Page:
This will be Hiroshima’s busiest and saddest week, with events marking the Aug. 6 anniversary of the world’s first atomic bombing. Honkawa Elementary School, which lies only about 500 yards from the bomb’s hypocenter, is one of the places with special events.
The school maintains a peace museum in a surviving part of an old building and opens itself up for visits throughout a 10-day period. Miho Iwata, who has deep family ties to the school, guided me through the peace museum with a mutual friend doing the interpreting.
Iwata’s mother, Chizuko, lived in the neighborhood and was a middle-school student at the time of the bombing. Some blocks away from the elementary school, her family had their home and tea shop — Iwata herself runs a tea shop on pretty much the same spot these days. There were six family members, her parents and three younger sisters, two of whom hadn’t started school yet. Chizuko, who was 16, and a 14-year-old sister both left home to go to work assignments under Japan’s system of mobilizing students to support the war effort. The sister was part of a work group assigned to tear down buildings to create fire breaks in the lively neighborhood that is the site of today’s Hiroshima Peace Memorial Park. Chizuko had been sent to work at a factory that was far enough removed from the blast that she and most of her classmates survived, although she awoke from the blast shock to find herself under rubble.
In case of a disaster, she and her family had a plan to meet at a second home outside of town. Chizuko made it there, but by evening no one else from her immediate family had shown up. An uncle arrived, and a day or two later he went with Chizuko back into the city. In the charred debris left by a fire that swept through the neighborhood, they found that her father and 6-year-old sister had died in one spot, and the mother and 3-year-old sister died near the kitchen sink. They had clutched each other so tightly that some of their clothing wasn’t burned.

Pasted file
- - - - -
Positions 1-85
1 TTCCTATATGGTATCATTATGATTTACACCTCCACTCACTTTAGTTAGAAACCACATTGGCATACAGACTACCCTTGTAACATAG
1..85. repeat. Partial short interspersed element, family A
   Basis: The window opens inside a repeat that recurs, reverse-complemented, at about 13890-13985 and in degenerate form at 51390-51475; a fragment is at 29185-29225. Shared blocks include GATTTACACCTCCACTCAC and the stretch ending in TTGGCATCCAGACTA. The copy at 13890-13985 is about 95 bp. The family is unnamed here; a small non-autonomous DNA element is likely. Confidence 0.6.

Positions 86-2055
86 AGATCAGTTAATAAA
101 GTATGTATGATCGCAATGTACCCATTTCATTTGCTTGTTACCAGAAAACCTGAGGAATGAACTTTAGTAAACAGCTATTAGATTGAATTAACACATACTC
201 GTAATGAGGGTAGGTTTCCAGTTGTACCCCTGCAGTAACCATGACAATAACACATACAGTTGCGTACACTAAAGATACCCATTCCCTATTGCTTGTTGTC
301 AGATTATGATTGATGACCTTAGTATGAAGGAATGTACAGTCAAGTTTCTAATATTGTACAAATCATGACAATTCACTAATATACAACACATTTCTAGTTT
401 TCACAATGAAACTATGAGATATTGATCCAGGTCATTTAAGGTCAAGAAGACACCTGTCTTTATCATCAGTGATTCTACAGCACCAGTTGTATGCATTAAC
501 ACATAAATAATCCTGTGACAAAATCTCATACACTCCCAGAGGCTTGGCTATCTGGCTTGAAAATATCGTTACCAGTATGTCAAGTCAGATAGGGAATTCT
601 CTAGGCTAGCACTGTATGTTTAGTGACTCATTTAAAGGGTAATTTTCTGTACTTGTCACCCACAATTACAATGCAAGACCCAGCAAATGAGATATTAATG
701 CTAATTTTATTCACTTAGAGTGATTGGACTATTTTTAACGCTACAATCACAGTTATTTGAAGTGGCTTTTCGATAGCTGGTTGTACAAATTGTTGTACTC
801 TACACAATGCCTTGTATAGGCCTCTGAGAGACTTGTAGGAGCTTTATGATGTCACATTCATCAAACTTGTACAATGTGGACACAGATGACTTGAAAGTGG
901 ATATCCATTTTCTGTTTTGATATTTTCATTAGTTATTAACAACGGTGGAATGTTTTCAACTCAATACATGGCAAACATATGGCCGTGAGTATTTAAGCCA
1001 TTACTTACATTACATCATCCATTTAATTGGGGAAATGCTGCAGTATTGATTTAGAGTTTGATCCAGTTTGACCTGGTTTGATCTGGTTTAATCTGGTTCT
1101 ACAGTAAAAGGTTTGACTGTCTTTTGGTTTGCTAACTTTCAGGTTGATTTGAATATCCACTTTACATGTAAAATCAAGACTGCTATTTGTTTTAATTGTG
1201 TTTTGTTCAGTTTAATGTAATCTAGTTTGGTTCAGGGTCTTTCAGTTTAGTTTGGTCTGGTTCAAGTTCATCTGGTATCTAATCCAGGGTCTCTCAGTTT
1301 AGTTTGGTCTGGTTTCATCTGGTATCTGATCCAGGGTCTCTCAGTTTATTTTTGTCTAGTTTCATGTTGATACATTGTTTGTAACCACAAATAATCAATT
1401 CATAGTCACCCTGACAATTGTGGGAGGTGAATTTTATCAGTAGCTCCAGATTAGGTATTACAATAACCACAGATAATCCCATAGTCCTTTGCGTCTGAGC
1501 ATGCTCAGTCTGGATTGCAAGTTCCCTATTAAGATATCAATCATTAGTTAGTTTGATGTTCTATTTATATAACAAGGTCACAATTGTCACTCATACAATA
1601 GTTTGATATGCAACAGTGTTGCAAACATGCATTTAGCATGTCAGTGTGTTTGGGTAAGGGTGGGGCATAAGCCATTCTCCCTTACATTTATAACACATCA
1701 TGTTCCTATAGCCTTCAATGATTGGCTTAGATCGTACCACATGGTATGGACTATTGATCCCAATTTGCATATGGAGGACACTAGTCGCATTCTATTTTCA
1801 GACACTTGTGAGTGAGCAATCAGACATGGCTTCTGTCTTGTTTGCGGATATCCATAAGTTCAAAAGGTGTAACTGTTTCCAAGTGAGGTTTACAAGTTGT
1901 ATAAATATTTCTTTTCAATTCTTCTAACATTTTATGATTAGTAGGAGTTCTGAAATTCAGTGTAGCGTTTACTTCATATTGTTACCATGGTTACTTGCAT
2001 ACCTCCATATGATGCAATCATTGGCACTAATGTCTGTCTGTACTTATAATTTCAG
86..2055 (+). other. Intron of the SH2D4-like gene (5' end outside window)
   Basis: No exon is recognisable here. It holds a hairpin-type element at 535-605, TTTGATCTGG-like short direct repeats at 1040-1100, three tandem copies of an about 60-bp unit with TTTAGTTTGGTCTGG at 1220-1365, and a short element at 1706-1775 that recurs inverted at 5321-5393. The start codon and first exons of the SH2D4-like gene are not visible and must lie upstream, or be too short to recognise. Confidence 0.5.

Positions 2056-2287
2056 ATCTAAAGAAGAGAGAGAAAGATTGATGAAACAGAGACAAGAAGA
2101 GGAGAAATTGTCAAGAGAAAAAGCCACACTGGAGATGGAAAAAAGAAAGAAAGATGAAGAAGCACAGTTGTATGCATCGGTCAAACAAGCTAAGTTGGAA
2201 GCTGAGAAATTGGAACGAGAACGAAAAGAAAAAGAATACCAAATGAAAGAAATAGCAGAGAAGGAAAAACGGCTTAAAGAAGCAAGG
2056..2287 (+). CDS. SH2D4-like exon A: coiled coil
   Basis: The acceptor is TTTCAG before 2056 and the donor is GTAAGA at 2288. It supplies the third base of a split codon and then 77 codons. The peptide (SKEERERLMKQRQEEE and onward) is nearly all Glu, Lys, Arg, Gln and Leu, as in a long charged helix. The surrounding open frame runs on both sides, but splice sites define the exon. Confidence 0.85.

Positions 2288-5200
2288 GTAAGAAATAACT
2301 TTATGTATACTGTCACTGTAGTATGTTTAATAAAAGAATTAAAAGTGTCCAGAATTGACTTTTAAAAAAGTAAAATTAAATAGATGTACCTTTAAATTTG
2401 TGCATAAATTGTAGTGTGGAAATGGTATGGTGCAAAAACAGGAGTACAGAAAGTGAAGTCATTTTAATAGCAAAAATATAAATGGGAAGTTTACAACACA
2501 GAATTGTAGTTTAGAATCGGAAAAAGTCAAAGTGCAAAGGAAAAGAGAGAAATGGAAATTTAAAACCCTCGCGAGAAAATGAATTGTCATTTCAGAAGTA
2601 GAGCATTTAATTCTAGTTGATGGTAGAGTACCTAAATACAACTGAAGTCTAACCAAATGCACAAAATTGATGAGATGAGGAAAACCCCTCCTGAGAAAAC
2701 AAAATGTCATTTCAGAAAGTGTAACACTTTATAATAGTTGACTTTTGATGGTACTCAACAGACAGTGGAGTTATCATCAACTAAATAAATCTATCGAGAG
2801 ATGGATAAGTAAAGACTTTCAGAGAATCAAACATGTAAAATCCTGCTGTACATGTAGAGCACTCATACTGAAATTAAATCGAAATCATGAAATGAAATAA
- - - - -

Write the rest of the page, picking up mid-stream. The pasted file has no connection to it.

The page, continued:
Her sister was in an area where many of the thousands of deaths among middle school students occurred. The bombing target was a bridge just at the north edge of the island where the sister was assigned to work. The family never found any remains of the sister.
Honkawa Elementary (then called Honkawa National School) lost 400 students, 10 teachers and the principal. One student miraculously survived. Iwata said the survivor began telling her story after years of silence.
Besides Iwata, her two sons both attended Honkawa during their elementary years and that led, in a roundabout way, to a children’s book that tells her mother’s story. Like Iwata, the writer, Natsumi Amano, was a mother of a boy attending Honkawa and volunteered at the school’s peace museum. She heard Iwata telling visitors about her mother’s experiences and, with an artist, produced the book, told through a modern child’s eyes, “Iwata’s Grandmother.”
The book was finished in 2006 and Iwata’s mother, who is still alive, liked the book very much. The book included a beautiful photo of her entire family taken just days before the bombing.
The family, Iwata said, had feared that their house could be destroyed in one of the air raids devastating Japan, which could no longer even mount serious air defense of its homeland. So, they had a photographer come to the house at the start of August.
Much later, Chizuko happened to run into the photographer who reminded her of the photo shoot. He gave her the photo that became a family treasure.